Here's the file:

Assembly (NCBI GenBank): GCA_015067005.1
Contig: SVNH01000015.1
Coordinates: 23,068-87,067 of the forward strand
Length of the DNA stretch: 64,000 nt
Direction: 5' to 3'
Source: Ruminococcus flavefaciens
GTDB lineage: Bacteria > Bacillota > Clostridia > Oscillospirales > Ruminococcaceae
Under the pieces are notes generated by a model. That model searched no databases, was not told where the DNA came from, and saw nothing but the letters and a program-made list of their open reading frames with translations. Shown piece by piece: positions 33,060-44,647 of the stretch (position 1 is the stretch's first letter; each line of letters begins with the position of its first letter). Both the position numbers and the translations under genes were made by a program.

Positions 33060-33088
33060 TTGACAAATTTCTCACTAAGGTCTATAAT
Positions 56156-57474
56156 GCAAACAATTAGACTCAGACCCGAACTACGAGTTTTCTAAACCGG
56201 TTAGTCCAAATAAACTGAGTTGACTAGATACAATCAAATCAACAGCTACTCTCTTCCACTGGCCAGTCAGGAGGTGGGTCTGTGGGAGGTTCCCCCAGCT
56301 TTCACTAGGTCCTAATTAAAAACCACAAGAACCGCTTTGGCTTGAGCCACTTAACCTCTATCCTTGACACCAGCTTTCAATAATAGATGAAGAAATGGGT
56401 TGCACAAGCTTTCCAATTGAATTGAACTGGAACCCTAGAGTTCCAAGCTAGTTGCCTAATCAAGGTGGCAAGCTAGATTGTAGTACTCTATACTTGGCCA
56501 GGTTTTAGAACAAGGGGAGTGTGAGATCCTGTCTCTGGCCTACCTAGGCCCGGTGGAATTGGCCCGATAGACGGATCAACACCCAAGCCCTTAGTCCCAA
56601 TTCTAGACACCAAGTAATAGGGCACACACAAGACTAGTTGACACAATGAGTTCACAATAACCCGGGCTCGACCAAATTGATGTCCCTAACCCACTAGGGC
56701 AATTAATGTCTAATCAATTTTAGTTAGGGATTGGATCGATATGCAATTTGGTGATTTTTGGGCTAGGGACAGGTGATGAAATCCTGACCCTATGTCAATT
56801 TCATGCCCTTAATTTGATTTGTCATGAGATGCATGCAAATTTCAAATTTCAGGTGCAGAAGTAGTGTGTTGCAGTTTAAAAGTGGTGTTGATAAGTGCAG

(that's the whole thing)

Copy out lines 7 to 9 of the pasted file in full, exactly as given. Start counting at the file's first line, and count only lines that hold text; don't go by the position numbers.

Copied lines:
GTDB lineage: Bacteria > Bacillota > Clostridia > Oscillospirales > Ruminococcaceae
Under the pieces are notes generated by a model. That model searched no databases, was not told where the DNA came from, and saw nothing but the letters and a program-made list of their open reading frames with translations. Shown piece by piece: positions 33,060-44,647 of the stretch (position 1 is the stretch's first letter; each line of letters begins with the position of its first letter). Both the position numbers and the translations under genes were made by a program.

Positions 33060-33088